At the beginning of every school board meeting, there is a portion of time set aside for students in the district to be honored for their achievements in sports, academics, music, or whatever else was worthy of praise. At this meeting, the recipients of these accolades were a group of computer science students with a Tech Olympics team who had designed an app that won a local tournament. They put on a presentation for the board and the audience and then posed for a picture with the board members.
However, this was not before they were asked, by one of the board members, “Are there any classes that you would recommend that we add to our schedule?”
Naturally, I was quite taken aback by this question. From everything that I had learned, the district was in the process of cutting classes, not adding them. Why would they be asking a student, of all people, what they should be adding to the district’s curriculum?
I searched a bit deeper into the high school course availability of the last few years, and I encountered something surprising. While the options for history and social studies courses had shrunk, the options for STEM (Science, Technology, Engineering, and Math) courses, especially in engineering and computer science, had grown dramatically.
At this point, I finally understood the true purpose of the history department cuts. Students, if they so choose, would now have the ability to be completely finished with their history education by the time they reached the 10th grade and finished with social studies in general by the following year. This was, apparently, to make available the option for students on the honors track to almost completely fill their 11th and 12th-grade schedule with newly developed STEM courses.
With this realization, I decided that I would make my concerns about the ailing history department public by speaking to the school board. Since they had outright asked for student input on new STEM course offerings, I reasoned that they would be equally open to different student suggestions.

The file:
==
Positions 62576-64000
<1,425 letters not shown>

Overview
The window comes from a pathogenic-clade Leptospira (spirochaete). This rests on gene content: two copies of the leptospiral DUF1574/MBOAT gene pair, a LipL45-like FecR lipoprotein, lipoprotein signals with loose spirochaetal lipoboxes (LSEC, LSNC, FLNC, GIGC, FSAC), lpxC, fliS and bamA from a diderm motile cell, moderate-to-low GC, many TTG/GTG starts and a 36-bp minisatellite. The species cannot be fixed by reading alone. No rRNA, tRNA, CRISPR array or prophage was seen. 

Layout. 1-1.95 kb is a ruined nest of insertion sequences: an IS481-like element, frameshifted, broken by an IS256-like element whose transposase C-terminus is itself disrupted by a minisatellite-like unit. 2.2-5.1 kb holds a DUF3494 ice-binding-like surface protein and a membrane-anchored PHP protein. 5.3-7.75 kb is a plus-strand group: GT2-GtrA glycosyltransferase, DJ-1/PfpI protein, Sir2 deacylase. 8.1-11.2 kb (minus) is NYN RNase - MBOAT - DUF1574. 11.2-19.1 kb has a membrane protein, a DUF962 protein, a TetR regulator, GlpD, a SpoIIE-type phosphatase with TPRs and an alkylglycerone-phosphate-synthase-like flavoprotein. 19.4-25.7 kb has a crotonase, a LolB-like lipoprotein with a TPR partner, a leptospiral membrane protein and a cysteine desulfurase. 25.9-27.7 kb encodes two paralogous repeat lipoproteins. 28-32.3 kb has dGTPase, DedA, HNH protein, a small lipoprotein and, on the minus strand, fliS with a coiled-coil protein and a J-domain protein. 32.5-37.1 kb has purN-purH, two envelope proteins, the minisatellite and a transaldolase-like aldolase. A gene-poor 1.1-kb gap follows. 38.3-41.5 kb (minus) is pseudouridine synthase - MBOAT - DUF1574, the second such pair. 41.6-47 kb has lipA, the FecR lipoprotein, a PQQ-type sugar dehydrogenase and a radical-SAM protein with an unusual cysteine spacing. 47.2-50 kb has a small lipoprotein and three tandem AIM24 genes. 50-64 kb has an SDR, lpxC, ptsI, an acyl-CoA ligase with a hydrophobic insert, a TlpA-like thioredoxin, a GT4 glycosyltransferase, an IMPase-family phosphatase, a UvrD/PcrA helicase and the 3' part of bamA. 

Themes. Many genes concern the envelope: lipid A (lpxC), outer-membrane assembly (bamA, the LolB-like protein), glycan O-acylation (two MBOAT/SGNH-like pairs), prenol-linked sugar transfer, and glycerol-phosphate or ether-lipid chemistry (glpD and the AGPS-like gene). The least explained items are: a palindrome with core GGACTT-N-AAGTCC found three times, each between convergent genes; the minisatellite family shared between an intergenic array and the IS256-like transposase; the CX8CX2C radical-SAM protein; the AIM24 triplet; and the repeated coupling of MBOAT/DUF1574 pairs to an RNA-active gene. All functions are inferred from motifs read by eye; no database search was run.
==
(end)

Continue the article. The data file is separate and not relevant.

I spent a month preparing for my address to the school board. I carefully crafted the text of my prepared speech, sharing it with multiple teachers for input. I scoured the board’s rules and regulations regarding public comment to ensure that nothing procedural would interrupt my message. I constantly practiced delivering my speech, making sure that it fell within the confines of the 3-minute time limit without feeling rushed. I went to every board meeting that I could make it to. I built up my presence by inviting other like-minded students to attend. Once I was ready, I decided on the first meeting of April to make my comment.
Upon arriving at the meeting, to my surprise, the room was packed. Normally, there were very few people who attended these meetings. It didn’t represent a particularly large town, and they generally only dealt with the minutiae of policy and budgeting. However, on the night that I planned to make my speech, the large meeting room was filled to the point of having standing room only for audience members.
After the board honored a group of high school artists, they opened the floor to public comment. To my further surprise, two other students coincidentally spoke before me about their own concerns. Once it came time for me to speak, I fought my nerves and intimidation at the prospect of speaking before elected officials and went up to the podium to make my address. This is an excerpt from the speech: